In the least surprising development since Cheez Whiz on toast tasted good but regretful, Stephen Strasburg of the Washington Nationals is reportedly upset that his season was ended prematurely over the weekend, with manager Davey Johnson deciding that the mentally and physically drained pitcher would be shut down for the season following an uncharacteristically poor outing against the Miami Marlins on Friday evening. The end of the pitcher’s year comes one game earlier than what was originally planned by his team’s general manager Mike Rizzo, who had decided since the beginning of the season to limit the amount of innings Strasburg pitched as a means of protecting his arm as part of his recovery from Tommy John surgery.
Considering the likelihood of the Nationals reaching the post season combined with Strasburg being the team’s best pitcher, it proved to be a largely unpopular decision with many pundits, and ultimately the pitcher himself. According to the 6’4″ right-hander:
Welp. Nationals manager Davey Johnson told reporters this morning that Stephen Strasburg’s ballyhooed shutdown begins immediately after last night’s lackluster effort against the Marlins. Which is to say…they’re really doing this, aren’t they?
Davey Johnson made the decision on Strasburg. He believed the media distraction had become too much and affected Strasburg’s performance.
And we’re back. Did you miss me? I missed you, you adorable little anonymous Internet users. Anyway, let’s not waste any time and get right to the quotes.
Today we have Stephen Strasburg getting some rough news, Charlie Manuel getting frustrated and Minnesota getting some recognition.
Everybody knew our pitching was depleted and we were bound for a letdown. I’m not saying we were going to beat Japan. I think they were the best team here at everything by far, pitching, hitting. But I think last night is how we want to be remembered.
Hey, everybody. Take your class cues from everybody involved with the Little League World Series, there are quotes all over this thing. It is the great uniter. It will save us all. It’s not the tournament we need, it’s the tournament we deserve. Uh…other platitudes.
Ken Rosenthal is a very good reporter. He is, without a doubt in my mind, the best that baseball has to offer. He is so good at what he does that he makes reporting on baseball appear effortless, much like the athletes who play the sport which he covers make pitching, batting and fielding look easy to fans.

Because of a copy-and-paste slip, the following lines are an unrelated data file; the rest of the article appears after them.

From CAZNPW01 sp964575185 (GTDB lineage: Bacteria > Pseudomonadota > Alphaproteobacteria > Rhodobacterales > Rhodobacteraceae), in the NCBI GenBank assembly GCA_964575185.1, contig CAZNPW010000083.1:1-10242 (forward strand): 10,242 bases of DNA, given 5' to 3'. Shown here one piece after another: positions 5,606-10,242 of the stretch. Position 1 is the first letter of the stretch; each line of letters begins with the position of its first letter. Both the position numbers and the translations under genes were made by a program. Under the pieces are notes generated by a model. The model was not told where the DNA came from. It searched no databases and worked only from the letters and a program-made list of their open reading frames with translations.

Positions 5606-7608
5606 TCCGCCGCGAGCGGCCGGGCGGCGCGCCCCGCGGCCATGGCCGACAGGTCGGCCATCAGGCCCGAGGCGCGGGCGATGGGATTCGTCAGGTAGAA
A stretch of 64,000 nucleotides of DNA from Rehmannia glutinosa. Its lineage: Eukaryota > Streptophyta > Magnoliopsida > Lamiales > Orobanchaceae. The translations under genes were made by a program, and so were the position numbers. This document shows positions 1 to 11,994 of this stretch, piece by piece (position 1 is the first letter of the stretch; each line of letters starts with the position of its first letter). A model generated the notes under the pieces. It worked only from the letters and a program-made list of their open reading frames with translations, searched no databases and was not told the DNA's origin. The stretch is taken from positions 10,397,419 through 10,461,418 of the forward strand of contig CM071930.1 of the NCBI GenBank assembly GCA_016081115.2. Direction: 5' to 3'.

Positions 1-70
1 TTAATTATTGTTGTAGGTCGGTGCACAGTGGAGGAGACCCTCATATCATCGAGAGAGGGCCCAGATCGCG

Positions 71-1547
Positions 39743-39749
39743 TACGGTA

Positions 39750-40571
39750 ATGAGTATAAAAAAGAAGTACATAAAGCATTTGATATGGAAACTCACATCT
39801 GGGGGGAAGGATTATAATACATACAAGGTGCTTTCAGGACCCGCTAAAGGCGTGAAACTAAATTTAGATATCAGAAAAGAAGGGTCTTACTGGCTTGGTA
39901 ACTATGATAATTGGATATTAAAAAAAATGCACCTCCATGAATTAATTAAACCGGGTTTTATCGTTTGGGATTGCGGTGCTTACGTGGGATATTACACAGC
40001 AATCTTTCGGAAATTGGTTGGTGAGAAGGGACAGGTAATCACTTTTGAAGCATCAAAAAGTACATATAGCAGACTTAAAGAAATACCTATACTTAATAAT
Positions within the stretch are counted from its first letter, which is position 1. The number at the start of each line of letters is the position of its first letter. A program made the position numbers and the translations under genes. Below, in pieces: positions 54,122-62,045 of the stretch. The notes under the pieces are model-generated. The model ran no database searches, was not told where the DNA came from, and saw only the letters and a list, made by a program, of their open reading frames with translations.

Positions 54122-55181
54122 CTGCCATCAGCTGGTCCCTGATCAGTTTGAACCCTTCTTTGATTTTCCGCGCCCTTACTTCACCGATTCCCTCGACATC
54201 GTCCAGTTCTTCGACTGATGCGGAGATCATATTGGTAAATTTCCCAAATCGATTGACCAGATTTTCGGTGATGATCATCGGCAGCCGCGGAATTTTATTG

However, there is a difference between reporting and writing.
In his most recent piece for FOX Sports, Mr. Rosenthal offers a satirical take on the much-discussed innings limit for Washington Nationals ace Stephen Strasburg. It’s a fun little article, and most likely not meant for very much of a critical reading. However, it serves a measure of discredit to Nationals General Manager Mike Rizzo that I believe to be unfair.
There is about 25 minutes of show before the big reveal: I renounce any affiliation with Strasmas, declaring my dedication to Timmy and the Greater Good. In that 25 minutes, we talk about Big Hirok, the Red Sox drama and Madison Bumgarner. Then, to appease the oft-tortured Red Sox fans, we declare Josh Beckett Not That Good Any More. Cue the bounceback! (FYI, here is a link to the Getting Blanked podcast mentioned in the Beckett segment.)
Wherein the Getting Blanked crew talk about Buster Posey’s recent run of awesomeness, Stephen Strasburg’s reported innings cap, the impending fall of the Pirates, and Manny Machado’s hot start. Punishment is handed down for our most recent instalment of Proposition Hate, and we play Switch Hitter with three great pitching matchups in this week’s Washington/San Franciso series.
Last week, Jeff Passan of Yahoo! Sports revealed to the world that the much-talked-about innings limit imposed by Washington Nationals management on starting pitcher Stephen Strasburg would be around 180 for the year. While that was later dismissed by the Nationals front office, with the aid of a few extra rest days and a six-man rotation in September (thank you John Lannan), such an allowance seemed like a plausible limit.
When the idea of this cautious approach to Strasburg’s work load was first hinted at during the beginning of the year, it was never anticipated that the Nationals would be in a position to make the playoffs, let alone have the best record in baseball in mid-August. And yet, here we are.
So, while an innings limit to protect your best young pitching arm is one thing, an innings limit that might keep your team’s best pitcher, and arguably most valuable player, off the playoff roster is quite another. And yet, according to a source that MLB.com’s Bill Ladson spoke with, the Nationals would not consider bringing Strasburg in to pitch in the postseason after he’s shut down.